```
[5]:
```

```
dc_measurements = dc.list_measurements()
dc_measurements.loc[['fc_ls', 'fc_ls_summary_annual']]
```

```
[5]:
```

name | dtype | units | nodata | aliases | flags_definition | ||
---|---|---|---|---|---|---|---|

product | measurement | ||||||

fc_ls | bs | bs | uint8 | percent | 255.0 | [bare] | NaN |

pv | pv | uint8 | percent | 255.0 | [green_veg] | NaN | |

npv | npv | uint8 | percent | 255.0 | [dead_veg] | NaN | |

ue | ue | uint8 | 1 | 255.0 | [err] | NaN | |

fc_ls_summary_annual | pv_pc_10 | pv_pc_10 | uint8 | percent | 255.0 | NaN | NaN |

pv_pc_50 | pv_pc_50 | uint8 | percent | 255.0 | NaN | NaN | |

pv_pc_90 | pv_pc_90 | uint8 | percent | 255.0 | NaN | NaN | |

bs_pc_10 | bs_pc_10 | uint8 | percent | 255.0 | NaN | NaN | |

bs_pc_50 | bs_pc_50 | uint8 | percent | 255.0 | NaN | NaN | |

bs_pc_90 | bs_pc_90 | uint8 | percent | 255.0 | NaN | NaN | |

npv_pc_10 | npv_pc_10 | uint8 | percent | 255.0 | NaN | NaN | |

npv_pc_50 | npv_pc_50 | uint8 | percent | 255.0 | NaN | NaN | |

npv_pc_90 | npv_pc_90 | uint8 | percent | 255.0 | NaN | NaN | |

count_valid | count_valid | int16 | 1 | 255.0 | NaN | NaN | |

qa | qa | uint8 | 1 | 255.0 | NaN | {'qa': {'bits': [0, 1, 2, 3, 4, 5, 6, 7], 'val... |

### Loading pre-generated fractional cover data¶

FC has been calculated from Landsat Collection 2 surface reflectance, at 30 m spatial resolution. FC is generated from Landsat satellites 5, 7 and 8. Their data is combined into one product called `'fc_ls'`

.

```
[6]:
```

```
#generate a query object from the analysis parameters
query = {
'time': time_period,
'x': lon_range,
'y': lat_range,
'output_crs': output_crs
}
```

```
[7]:
```

```
# load all available fc data
fc = dc.load(product='fc_ls',
resolution=(-30, 30),
collection_category='T1',
**query)
print(fc)
```

```
<xarray.Dataset>
Dimensions: (time: 46, y: 219, x: 194)
Coordinates:
* time (time) datetime64[ns] 2017-01-02T08:41:12.785718 ... 2017-10...
* y (y) float64 -3.825e+06 -3.825e+06 ... -3.831e+06 -3.831e+06
* x (x) float64 1.76e+06 1.76e+06 1.76e+06 ... 1.766e+06 1.766e+06
spatial_ref int32 6933
Data variables:
bs (time, y, x) uint8 0 0 0 0 0 0 0 ... 255 255 255 255 255 255
pv (time, y, x) uint8 82 82 82 82 82 82 ... 255 255 255 255 255
npv (time, y, x) uint8 22 22 22 22 22 22 ... 255 255 255 255 255
ue (time, y, x) uint8 6 6 6 6 6 6 6 ... 255 255 255 255 255 255
Attributes:
crs: epsg:6933
grid_mapping: spatial_ref
```

### Cloud and water masking FC with Water Observations from Space (WOfS) Feature Layers¶

The unmixing algorithm breaks down when water or cloud is present. The `Water Observations Feature Layer`

can be used to exclude these problematic pixels. For more information on bitmasking, see the Applying WOfS bitmasking notebook.

```
[8]:
```

```
# load WOFLs from the same spatio-temporal extent
wofls = dc.load(product='wofs_ls',
like=fc.geobox, #match extent of fc
time=query['time'],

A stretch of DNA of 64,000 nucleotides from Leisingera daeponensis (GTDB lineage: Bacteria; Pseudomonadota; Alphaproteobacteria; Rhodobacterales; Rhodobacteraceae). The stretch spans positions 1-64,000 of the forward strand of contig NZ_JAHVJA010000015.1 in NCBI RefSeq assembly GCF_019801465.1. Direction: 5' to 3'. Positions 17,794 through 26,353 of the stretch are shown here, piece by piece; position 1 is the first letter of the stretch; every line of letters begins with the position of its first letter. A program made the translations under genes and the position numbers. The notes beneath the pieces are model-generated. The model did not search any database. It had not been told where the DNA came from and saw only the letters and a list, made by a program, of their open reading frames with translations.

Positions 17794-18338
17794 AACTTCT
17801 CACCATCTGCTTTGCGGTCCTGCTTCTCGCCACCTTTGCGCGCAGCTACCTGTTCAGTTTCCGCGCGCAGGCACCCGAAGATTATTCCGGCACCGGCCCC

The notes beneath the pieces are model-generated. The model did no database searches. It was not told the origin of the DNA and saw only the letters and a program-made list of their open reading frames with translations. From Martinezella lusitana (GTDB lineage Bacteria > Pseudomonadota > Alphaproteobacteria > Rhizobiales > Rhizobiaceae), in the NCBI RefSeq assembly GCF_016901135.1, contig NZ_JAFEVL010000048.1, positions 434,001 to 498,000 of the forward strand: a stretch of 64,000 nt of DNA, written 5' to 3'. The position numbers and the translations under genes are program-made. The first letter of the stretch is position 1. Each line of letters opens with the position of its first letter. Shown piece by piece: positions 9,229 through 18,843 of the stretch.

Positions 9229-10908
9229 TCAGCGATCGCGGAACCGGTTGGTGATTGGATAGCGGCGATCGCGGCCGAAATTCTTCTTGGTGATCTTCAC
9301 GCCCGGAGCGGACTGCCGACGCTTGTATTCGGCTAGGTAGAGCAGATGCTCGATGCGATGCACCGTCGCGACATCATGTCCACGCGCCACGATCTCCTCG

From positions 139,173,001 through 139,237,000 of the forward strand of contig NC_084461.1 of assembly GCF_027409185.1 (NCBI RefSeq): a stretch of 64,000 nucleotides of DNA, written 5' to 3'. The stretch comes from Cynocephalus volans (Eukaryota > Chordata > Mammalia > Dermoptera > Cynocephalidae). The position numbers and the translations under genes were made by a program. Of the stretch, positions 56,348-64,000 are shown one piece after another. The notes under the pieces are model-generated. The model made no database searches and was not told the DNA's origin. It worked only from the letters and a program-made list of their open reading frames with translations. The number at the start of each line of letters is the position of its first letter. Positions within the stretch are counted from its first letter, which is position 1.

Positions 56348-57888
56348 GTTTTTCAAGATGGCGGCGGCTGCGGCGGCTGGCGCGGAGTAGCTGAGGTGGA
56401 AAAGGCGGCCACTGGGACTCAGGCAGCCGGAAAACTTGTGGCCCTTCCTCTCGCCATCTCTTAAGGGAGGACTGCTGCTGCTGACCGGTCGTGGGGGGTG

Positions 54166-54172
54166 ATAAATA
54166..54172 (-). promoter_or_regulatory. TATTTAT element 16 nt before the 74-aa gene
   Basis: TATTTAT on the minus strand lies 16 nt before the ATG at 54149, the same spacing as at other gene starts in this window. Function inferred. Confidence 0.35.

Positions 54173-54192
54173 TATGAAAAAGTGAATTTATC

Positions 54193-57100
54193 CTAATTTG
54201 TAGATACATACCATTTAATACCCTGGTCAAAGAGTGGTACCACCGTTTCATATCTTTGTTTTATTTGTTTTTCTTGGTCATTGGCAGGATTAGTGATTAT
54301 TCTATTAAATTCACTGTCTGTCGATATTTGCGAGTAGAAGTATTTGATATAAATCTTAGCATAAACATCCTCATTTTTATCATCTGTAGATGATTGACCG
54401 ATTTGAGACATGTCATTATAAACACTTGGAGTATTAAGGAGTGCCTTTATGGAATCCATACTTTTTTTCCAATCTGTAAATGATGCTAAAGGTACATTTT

collection_category='T1')
print(wofls)
```

```
<xarray.Dataset>
Dimensions: (time: 46, y: 219, x: 194)
Coordinates:
* time (time) datetime64[ns] 2017-01-02T08:41:12.785718 ... 2017-10...
* y (y) float64 -3.825e+06 -3.825e+06 ... -3.831e+06 -3.831e+06
* x (x) float64 1.76e+06 1.76e+06 1.76e+06 ... 1.766e+06 1.766e+06
spatial_ref int32 6933
Data variables:
water (time, y, x) uint8 64 64 64 64 64 64 64 64 ... 1 1 1 1 1 1 1 1
Attributes:
crs: PROJCS["WGS 84 / NSIDC EASE-Grid 2.0 Global",GEOGCS["WGS 8...
grid_mapping: spatial_ref
```

## Make a clear (no-cloud) and dry (no-water) pixel mask¶

```
[9]:
```

```
clear_and_dry = masking.make_mask(wofls, dry=True).water
#plot a subset of masks
clear_and_dry.isel(time=[0,1,2,3,4,5]).plot.imshow(col='time',col_wrap=6);
```

If we like, we can keep mostly clear scenes by calculating the number of good pixels per scene and applying a threshold

`min_gooddata`

: minimum fraction of good data required for a (FC or surface reflectance) scene to be kept

```
[10]:
```

```
#set a good data fraction
min_gooddata = 0.95
#keep only the images that are at least as clear as min_gooddata
good_slice = clear_and_dry.mean(['x','y']) >= min_gooddata
```

Now we can apply the “clear mask” and filter to just the scenes that are mostly free of cloud and water

```
[11]:
```

```
fc_clear = fc.where(clear_and_dry).isel(time=good_slice)
print(fc_clear)
```

```
<xarray.Dataset>
Dimensions: (time: 10, y: 219, x: 194)
Coordinates:
* time (time) datetime64[ns] 2017-01-18T08:41:08.825013 ... 2017-10...
* y (y) float64 -3.825e+06 -3.825e+06 ... -3.831e+06 -3.831e+06
* x (x) float64 1.76e+06 1.76e+06 1.76e+06 ... 1.766e+06 1.766e+06
spatial_ref int32 6933
Data variables:
bs (time, y, x) float64 63.0 64.0 61.0 64.0 ... 64.0 68.0 68.0
pv (time, y, x) float64 2.0 0.0 0.0 2.0 0.0 ... 1.0 7.0 5.0 6.0
npv (time, y, x) float64 34.0 35.0 38.0 33.0 ... 27.0 25.0 25.0
ue (time, y, x) float64 6.0 6.0 6.0 6.0 6.0 ... 5.0 6.0 7.0 7.0
Attributes:
crs: epsg:6933
grid_mapping: spatial_ref
```

### Plotting fractional cover¶

We can plot each FC variable in our dataset (i.e. `['bs', 'pv', 'npv']`

) using the `rgb`

function. This will create a false colour view of the data where shades of green, blue and red represent varying proportions of vegetation and bare soil cover: